The author writes from her farm, Joubert-Tradauw, and from her deli, Alfesco Deli and Wine Cellar all near Barrydale. .
The defining feature of this book is probably its photography. Photographers Sean Calitz, Matthys van Lill and Andries Joubert bring a rich variety of pictures both food and landscape to the book.
She starts with Tapas, or “boere tapas” as she calls it. The Creme Fraiche tartlets with figs and thyme looked delicious, as did the chickpea, cottage cheese and spring onion balls, but it was the easy oven-baked frittata that drove me into the kitchen to play with my food. As Joubert suggests, I used her recipe as inspiration rather than ingredient for ingredient.
Joubert moves on to comfort food and it is no surprise that breads, including roosterkoek and vetkoek feature predominantly in this section, together with soups, This is followed by a section entitled “Fresh” which looks at salads and light meals.
The section entitled “Gatherings” starts with a recipe for bobotie with a fruit compote. Joubert makes use of two ripe bananas as part of the recipe. It all looks very good and I’m, like many other South Africans of my generation, quite fussy about bobotie. The recipe in this section which most intrigued me was Trinchado beef bredie. It uses less cream than the average trinchado recipe and Joubert’s suggestion to pair it with port induced some enthusiastic mouth watering reactions.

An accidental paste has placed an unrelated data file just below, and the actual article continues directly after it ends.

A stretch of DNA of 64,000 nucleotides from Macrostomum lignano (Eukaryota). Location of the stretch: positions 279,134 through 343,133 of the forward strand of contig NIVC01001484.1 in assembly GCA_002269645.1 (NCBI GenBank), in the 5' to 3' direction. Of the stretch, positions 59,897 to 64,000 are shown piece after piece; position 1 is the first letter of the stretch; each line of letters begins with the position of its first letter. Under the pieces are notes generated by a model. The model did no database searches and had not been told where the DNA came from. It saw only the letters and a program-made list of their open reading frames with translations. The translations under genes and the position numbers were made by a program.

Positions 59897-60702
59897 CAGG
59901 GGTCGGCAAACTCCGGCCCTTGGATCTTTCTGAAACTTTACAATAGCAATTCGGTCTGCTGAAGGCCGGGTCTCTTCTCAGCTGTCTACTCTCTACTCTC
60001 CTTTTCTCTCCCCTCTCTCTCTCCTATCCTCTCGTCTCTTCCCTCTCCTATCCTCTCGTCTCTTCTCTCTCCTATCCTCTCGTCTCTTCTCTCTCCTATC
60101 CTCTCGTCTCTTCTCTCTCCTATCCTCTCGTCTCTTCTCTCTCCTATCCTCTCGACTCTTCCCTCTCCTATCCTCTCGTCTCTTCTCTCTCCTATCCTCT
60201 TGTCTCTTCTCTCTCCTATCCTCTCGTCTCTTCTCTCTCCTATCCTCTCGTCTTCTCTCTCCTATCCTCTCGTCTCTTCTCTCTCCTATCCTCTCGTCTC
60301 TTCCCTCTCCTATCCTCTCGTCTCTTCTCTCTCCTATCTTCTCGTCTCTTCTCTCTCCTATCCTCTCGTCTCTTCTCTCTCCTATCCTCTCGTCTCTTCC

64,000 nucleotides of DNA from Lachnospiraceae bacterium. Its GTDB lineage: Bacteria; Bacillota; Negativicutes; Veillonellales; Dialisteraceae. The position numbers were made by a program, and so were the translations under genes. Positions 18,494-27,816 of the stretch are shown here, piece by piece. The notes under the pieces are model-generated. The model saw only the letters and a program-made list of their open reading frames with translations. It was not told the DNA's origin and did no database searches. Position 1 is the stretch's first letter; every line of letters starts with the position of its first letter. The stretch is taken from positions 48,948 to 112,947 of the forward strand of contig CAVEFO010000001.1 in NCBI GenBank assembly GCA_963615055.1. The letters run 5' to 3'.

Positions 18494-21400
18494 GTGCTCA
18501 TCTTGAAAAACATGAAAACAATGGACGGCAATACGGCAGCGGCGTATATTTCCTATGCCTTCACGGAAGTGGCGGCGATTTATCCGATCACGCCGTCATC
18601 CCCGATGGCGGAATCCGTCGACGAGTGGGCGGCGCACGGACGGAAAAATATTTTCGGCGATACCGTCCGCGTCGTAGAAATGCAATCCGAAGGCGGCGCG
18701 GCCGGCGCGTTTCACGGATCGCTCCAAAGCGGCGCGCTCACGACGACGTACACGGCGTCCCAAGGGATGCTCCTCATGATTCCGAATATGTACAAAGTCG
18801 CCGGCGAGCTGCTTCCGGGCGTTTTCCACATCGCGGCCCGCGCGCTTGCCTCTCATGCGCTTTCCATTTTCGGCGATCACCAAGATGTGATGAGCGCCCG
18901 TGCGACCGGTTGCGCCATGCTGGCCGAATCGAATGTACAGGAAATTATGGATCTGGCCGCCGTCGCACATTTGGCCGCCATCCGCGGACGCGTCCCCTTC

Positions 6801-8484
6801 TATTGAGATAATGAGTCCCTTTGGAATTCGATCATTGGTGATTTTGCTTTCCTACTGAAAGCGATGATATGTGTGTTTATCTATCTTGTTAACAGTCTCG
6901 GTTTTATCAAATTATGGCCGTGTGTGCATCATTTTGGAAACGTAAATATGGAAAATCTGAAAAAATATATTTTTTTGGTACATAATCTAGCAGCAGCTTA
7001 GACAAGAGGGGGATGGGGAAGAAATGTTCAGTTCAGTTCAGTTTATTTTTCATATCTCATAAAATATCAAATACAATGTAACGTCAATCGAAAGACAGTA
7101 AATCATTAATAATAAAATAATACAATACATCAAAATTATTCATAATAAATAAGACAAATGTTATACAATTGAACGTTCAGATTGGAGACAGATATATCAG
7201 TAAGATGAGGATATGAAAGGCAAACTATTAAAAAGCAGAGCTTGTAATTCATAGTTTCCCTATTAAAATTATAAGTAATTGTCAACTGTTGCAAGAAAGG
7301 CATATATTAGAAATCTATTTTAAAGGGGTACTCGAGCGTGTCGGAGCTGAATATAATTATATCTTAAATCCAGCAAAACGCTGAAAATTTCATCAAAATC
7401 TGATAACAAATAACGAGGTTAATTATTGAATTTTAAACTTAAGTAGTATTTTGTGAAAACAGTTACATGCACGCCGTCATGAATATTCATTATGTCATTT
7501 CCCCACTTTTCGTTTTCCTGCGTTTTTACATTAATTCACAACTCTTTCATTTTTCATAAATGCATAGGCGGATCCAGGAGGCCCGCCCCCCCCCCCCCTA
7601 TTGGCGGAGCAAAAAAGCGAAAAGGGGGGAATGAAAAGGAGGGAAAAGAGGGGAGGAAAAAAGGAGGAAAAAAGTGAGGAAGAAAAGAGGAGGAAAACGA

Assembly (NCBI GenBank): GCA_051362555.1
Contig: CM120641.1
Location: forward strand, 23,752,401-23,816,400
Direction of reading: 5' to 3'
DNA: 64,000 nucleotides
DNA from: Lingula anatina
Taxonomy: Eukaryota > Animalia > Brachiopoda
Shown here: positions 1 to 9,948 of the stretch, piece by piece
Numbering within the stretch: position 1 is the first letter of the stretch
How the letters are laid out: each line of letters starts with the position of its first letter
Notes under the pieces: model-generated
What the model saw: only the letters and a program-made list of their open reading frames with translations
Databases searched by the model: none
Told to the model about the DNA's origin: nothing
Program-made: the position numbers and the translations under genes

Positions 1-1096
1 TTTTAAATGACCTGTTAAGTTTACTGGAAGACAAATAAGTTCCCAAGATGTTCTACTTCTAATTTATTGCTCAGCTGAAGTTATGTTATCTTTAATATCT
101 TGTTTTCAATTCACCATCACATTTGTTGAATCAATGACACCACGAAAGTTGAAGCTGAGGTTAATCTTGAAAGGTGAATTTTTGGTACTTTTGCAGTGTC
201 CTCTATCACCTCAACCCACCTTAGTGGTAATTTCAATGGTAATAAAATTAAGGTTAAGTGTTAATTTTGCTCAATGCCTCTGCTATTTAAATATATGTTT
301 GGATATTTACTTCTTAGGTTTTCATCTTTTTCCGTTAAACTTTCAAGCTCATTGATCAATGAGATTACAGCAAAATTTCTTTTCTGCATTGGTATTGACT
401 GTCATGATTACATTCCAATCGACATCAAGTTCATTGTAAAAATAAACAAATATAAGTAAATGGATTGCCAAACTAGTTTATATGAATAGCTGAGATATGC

The next section is entitled “On the coals” and includes braais and potjies. Koftas, livers (the famous South African “skilpadjies”), mutton rib, pork chops and pork belly all had me hungry. Potjies are not my thing to make, but I enjoy eating them. One can, of course, adapt potjies to indoor cooking as well without any serious loss of flavour.
The sweet section has Gradma Rina’s creamy orange sago pudding (just in time for winter here) and one of my favourites, french crepes with orange sauce. The French chocolate coffee cake with green figs looks sinfully delicious. Macadamia, pecan nut and cranberry nougat sounds wonderful,and koeksisters are included.
The final section is called “Something extra” and it features chutneys, pastries, cream sauce, pitas, pesto and more.
Joubert gives one the impression that she is a skilled and gracious hostess and one longs to visit.
Some of my readers like to know what I plan to do with a recipe book. Sometimes they live in my kitchen, or at least on a bookshelf in my home. This one will be given to the friend of whom Taste the Little Karoo so strongly reminds me. I’ve already set up arrangements to pop in for tea. It is a book that deserves to be used by someone who will lovingly recreate these recipes, adapting them yet again to his personal taste.
Taste the Little Karoo is a beautiful book with some truly interesting takes on traditional South African cuisine.
Also Available in Afrikaans as Proe die Klein-Karoo.
- Title: Taste the Little Karoo
- Author: Beate Joubert
- Photographers: Sean Calitz, Matthys van Lill and Andries Joubert
- Publisher: Stryik Lifestyle, an imprint of Penguin Random House
- Year: (This edition) August 2016
- Format: Paperback
- Recommended Selling Price: R300.00